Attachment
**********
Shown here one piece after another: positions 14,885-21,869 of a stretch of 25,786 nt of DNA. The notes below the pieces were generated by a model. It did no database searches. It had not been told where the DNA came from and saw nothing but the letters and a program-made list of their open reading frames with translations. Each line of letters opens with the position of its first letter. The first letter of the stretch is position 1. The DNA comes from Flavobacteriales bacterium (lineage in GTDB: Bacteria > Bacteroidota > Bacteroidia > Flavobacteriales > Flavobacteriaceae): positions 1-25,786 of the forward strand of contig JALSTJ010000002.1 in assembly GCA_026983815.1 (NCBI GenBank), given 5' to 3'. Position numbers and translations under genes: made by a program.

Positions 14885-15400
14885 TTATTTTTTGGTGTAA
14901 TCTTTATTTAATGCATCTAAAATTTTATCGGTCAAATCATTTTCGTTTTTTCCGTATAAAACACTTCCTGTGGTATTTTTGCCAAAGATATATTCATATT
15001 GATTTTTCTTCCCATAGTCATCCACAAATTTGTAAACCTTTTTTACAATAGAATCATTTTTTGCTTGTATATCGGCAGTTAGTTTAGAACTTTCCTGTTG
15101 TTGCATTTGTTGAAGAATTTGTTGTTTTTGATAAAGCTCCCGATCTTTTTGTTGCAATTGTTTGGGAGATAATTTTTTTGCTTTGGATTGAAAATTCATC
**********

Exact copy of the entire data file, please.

Shown here one piece after another: positions 14,885-21,869 of a stretch of 25,786 nt of DNA. The notes below the pieces were generated by a model. It did no database searches. It had not been told where the DNA came from and saw nothing but the letters and a program-made list of their open reading frames with translations. Each line of letters opens with the position of its first letter. The first letter of the stretch is position 1. The DNA comes from Flavobacteriales bacterium (lineage in GTDB: Bacteria > Bacteroidota > Bacteroidia > Flavobacteriales > Flavobacteriaceae): positions 1-25,786 of the forward strand of contig JALSTJ010000002.1 in assembly GCA_026983815.1 (NCBI GenBank), given 5' to 3'. Position numbers and translations under genes: made by a program.

Positions 14885-15400
14885 TTATTTTTTGGTGTAA
14901 TCTTTATTTAATGCATCTAAAATTTTATCGGTCAAATCATTTTCGTTTTTTCCGTATAAAACACTTCCTGTGGTATTTTTGCCAAAGATATATTCATATT
15001 GATTTTTCTTCCCATAGTCATCCACAAATTTGTAAACCTTTTTTACAATAGAATCATTTTTTGCTTGTATATCGGCAGTTAGTTTAGAACTTTCCTGTTG
15101 TTGCATTTGTTGAAGAATTTGTTGTTTTTGATAAAGCTCCCGATCTTTTTGTTGCAATTGTTTGGGAGATAATTTTTTTGCTTTGGATTGAAAATTCATC